One of the most interesting books last year is Clay Shirky's "Cognitive Surplus: Creative Surplus: Creativity and Generality in a Connected Age>," and Shirky thought that rich societies had many extra talent and time, but that excess "Cognitive" ” been wasted over the past decades watching TV.However, the inventions of the Internet, these talents and times, have now been directed to more productive things.

There are a lot of people who are now focusing on the business logo.Howard Schultz, president of Starbucks, recently announced that Starbucks will change the words logo, Starbuks, and coffee in March to celebrate 40 weeks, and that the mermaid (or the selkie) will be released from the circle that she was locked in.

Starbucks is hoping to join the group by simply one single sign: Nike and hook, McDonald's and gold arches, Playboy, and rabbits, Apple, and Apple, but Starbucks is likely to join the larger group of people who have been forced back to the original logo by the Internet mob.

When Starbucks announced the operation, all tribal and Twitter people were mobilized.Starbucks websites are full of complaints, such as "Focus on your business, forget this stupid idea."Fox News compared the offer to a famous singer, Prince, who replaced his name in 1993 with a word that could not be pronounced, and a few years later he changed his name back to his original name.Last October, Gap, a veteran of the US card clothing industry, also announced that the classic Gap would be replaced by fans online, and that the company would immediately switch back to the old trademark in less than a week.

Why do people react so much to changing logo?A significant reason is that these altered logo and names are not very ugly, and they are difficult to pronounce.The Piper of BT (Piper) appears to be a man who drinks too much wine, while the Scifi channel (a science fiction channel under the US NBC) has decided to call himself SyFy, but has been nicknamed "syphilis".

In addition, the management of the management of the brand logo and name is often used to counteract the nonsense.” This is a journey to ” our importance to consumers, " Marka Hansen, president of Gap North America, said in a defense of Gap's new logo.When Arnell group redesigned the logo for Pepsi at a cost of $1 million, the Golden Ratio and Gravity Pull were mentioned, and said that "returning to the original root causes Pepsi to move forward as it will change the way it is going forward."

But why doesn't consumers simply shift loyalty and brand new brands instead, and ask companies to switch back to their original logo?The answer may be that people have a passion for certain brands, not only to buy clothing, but to buy coffee in Starbucks, but to believe that they belong to that group defined by Starbucks and Gap.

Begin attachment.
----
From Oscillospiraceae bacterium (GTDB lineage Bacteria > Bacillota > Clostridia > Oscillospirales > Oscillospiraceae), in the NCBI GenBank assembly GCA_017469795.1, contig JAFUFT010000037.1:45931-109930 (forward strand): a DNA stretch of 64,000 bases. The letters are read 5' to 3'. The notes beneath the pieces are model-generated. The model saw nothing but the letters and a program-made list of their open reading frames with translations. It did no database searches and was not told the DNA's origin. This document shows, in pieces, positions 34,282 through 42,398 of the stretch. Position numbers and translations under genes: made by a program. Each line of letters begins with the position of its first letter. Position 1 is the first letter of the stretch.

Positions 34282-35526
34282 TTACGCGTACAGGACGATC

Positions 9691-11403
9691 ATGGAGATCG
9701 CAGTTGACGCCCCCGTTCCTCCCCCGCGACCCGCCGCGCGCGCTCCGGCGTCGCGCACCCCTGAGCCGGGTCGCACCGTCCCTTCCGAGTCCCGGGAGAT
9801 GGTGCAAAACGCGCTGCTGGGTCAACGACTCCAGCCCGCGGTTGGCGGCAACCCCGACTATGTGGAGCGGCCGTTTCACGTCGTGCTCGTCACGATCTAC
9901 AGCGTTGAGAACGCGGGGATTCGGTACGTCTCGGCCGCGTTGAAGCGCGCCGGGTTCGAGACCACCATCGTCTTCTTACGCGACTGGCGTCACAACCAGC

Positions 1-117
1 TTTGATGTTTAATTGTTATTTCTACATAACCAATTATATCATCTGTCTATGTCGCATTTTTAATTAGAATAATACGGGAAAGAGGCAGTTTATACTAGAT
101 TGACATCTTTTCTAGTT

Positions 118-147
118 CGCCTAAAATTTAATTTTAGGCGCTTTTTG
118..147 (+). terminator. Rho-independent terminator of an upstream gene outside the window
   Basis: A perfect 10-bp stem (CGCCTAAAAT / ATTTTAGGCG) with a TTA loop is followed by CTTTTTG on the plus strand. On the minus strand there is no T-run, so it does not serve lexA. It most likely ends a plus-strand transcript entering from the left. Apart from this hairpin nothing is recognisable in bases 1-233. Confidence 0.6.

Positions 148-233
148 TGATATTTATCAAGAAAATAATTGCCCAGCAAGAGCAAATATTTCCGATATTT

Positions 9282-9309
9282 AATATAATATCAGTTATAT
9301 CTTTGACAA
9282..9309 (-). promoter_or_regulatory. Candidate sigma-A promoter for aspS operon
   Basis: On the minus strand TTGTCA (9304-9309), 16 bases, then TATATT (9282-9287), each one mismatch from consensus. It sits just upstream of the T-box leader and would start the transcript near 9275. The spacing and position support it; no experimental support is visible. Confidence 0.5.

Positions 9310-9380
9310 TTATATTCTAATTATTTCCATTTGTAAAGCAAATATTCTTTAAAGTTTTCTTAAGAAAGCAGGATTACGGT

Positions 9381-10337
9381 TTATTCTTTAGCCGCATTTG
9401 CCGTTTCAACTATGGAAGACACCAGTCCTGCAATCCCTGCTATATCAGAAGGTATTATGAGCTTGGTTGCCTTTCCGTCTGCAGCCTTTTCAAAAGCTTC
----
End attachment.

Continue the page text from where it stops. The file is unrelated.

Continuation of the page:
Another possible answer is that the more choices that people have, the more they value their familiarity with the things they are familiar with.In modern society, consumers generally can have a very diverse choice-each supermarket has 30,000 commodities, and every year the U.S. Patent and Trademark Office audits more than 200,000 new trademarks, and consumers are simply being drowned out.The Homo economicus, defined in economics, can carefully consider every option, but as a simple Homo Sapiens, we can only grasp the logo of understanding as a way to find an order in the chaos world.

There is also an interesting point about the logo argument.There is an implicit feeling that tribal people have an implicit feeling on the Internet that "they" (the stubborn business) will change before they ask "we" (truly important people).This may reflect the growing power of consumers in the increasingly congested commodity markets, as well as the fact that brands are owned by everyone, not just those nominally owned by them.

In fact, most companies have been inclined to encourage such participation by consumers.Businesses are not only trying to create emotional connections to consumers (such as encouraging consumers to like Facebook), and even include consumers' opinions as part of their internal business operations.The beverage industry Snapple encouraged consumers to come up with new flavors of beverage.T-shirt, Threadless, encourages the consumer competition to design T-shirt.

Starbucks has stood at the forefront of this consumer revolution.Starbucks enquired about customers' opinions about everything, from the atmosphere of the storefront to the environmental policy.It emphasizes that it is not just selling coffee, he sells a threshold, and it goes into a community of people who have a group of similar souls (who should be very different from those who buy coffee only at McDonald's or dunkin-donuts) (not home or working).

Starbucks' new logo is in fact ambitious.President Schultz hopes to release Starbucks from traditional coffee shops.Some of the doors will even be sold in the future.More Starbucks brand products will appear in supermarkets.Starbucks also hopes to step in step with the development of the Chinese nation.Such changes are also difficult for businesses that use old-style traditional management methods.Schultz and Starbucks will explore whether an enterprise that devolts power to consumers is likely to make a difference.

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